Efficacy and Safety of NSAIDs in Infants: A Comprehensive Review of the Literature of the Past 20 Years

Victoria C. Ziesenitz, Tatjana Welzel, Madelé van Dyk, Patrick Saur, Matthias Gorenflo, Johannes N. van den Anker

Research output: Contribution to journalReview articlepeer-review

16 Citations (Scopus)
62 Downloads (Pure)


Non-steroidal anti-inflammatory drugs (NSAIDs) are commonly used in infants, children, and adolescents worldwide; however, despite sufficient evidence of the beneficial effects of NSAIDs in children and adolescents, there is a lack of comprehensive data in infants. The present review summarizes the current knowledge on the safety and efficacy of various NSAIDs used in infants for which data are available, and includes ibuprofen, dexibuprofen, ketoprofen, flurbiprofen, naproxen, diclofenac, ketorolac, indomethacin, niflumic acid, meloxicam, celecoxib, parecoxib, rofecoxib, acetylsalicylic acid, and nimesulide. The efficacy of NSAIDs has been documented for a variety of conditions, such as fever and pain. NSAIDs are also the main pillars of anti-inflammatory treatment, such as in pediatric inflammatory rheumatic diseases. Limited data are available on the safety of most NSAIDs in infants. Adverse drug reactions may be renal, gastrointestinal, hematological, or immunologic. Since NSAIDs are among the most frequently used drugs in the pediatric population, safety and efficacy studies can be performed as part of normal clinical routine, even in young infants. Available data sources, such as (electronic) medical records, should be used for safety and efficacy analyses. On a larger scale, existing data sources, e.g. adverse drug reaction programs/networks, spontaneous national reporting systems, and electronic medical records should be assessed with child-specific methods in order to detect safety signals pertinent to certain pediatric age groups or disease entities. To improve the safety of NSAIDs in infants, treatment needs to be initiated with the lowest age-appropriate or weight-based dose. Duration of treatment and amount of drug used should be regularly evaluated and maximum dose limits and other recommendations by the manufacturer or expert committees should be followed. Treatment for non-chronic conditions such as fever and acute (postoperative) pain should be kept as short as possible. Patients with chronic conditions should be regularly monitored for possible adverse effects of NSAIDs.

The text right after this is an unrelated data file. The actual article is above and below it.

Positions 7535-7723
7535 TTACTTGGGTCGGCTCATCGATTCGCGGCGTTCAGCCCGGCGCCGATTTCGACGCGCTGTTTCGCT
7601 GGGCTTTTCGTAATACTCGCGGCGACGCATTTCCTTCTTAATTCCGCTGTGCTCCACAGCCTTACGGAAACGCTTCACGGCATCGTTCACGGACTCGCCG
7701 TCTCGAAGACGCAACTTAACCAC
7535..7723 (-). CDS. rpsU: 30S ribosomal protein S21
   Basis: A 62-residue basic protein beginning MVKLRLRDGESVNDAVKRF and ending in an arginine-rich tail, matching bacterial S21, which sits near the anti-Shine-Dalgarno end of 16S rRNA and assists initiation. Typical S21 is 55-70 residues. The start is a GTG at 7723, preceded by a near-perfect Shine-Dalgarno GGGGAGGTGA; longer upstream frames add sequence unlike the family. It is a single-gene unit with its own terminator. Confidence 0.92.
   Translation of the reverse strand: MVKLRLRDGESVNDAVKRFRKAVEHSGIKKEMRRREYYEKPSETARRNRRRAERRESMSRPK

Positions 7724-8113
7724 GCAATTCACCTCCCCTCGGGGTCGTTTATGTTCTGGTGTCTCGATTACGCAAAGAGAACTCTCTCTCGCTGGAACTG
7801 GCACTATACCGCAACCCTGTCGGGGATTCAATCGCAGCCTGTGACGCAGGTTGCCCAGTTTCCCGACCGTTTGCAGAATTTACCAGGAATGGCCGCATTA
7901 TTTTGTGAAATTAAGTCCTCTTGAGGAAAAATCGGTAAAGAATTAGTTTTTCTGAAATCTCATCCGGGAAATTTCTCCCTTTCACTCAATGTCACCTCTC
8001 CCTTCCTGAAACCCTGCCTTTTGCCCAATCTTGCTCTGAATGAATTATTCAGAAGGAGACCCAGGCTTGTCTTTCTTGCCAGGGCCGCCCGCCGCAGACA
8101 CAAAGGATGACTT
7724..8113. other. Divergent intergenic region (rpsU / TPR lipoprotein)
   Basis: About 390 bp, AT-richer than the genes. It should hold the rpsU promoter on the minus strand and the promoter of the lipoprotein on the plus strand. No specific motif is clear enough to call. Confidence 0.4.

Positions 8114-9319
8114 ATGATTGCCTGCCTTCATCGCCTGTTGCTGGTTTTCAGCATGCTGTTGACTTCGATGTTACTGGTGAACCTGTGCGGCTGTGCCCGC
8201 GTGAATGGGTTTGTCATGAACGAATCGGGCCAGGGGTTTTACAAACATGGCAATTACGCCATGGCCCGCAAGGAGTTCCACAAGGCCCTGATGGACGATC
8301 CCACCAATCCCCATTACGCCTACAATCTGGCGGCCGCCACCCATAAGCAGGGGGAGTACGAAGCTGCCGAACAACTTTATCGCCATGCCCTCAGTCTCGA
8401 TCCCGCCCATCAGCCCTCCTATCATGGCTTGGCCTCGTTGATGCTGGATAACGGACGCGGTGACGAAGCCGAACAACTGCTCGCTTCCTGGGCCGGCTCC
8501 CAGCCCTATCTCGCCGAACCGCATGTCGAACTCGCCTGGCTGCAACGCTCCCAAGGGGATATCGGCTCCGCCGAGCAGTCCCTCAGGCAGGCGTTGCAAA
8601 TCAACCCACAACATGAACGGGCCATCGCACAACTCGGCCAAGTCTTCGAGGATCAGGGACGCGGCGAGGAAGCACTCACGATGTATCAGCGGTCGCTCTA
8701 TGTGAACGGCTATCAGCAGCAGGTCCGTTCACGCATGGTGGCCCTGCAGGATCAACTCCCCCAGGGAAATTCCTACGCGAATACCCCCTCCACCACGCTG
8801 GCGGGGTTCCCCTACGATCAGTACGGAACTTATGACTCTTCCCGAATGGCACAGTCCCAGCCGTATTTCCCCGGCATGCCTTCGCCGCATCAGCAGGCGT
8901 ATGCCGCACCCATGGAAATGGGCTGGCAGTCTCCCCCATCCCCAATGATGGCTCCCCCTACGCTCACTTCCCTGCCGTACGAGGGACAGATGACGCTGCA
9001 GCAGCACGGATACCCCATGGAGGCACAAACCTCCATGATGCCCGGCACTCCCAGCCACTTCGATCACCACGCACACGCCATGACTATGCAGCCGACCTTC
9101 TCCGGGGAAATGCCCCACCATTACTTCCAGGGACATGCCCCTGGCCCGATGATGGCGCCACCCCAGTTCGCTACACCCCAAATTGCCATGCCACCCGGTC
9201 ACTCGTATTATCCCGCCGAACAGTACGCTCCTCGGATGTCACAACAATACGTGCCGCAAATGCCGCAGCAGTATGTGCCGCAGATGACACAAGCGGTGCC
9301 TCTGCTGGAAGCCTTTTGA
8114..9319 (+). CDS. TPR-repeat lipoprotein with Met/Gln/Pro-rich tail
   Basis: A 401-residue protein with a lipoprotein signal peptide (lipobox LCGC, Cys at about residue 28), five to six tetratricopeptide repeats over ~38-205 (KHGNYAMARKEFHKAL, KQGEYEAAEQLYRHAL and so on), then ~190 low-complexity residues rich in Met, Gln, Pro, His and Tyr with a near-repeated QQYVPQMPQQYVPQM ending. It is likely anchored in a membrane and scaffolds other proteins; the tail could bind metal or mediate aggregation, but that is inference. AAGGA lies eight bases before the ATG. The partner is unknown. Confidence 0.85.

Original languageEnglish
Pages (from-to)603-655
Number of pages53
Issue number6
Early online date2 Sept 2022
Publication statusPublished - Nov 2022


  • non-steroidal anti-infammatory drugs
  • NSAIDs
  • Children
  • Safety
  • Efficacy
  • Anti-inflammatory treatments


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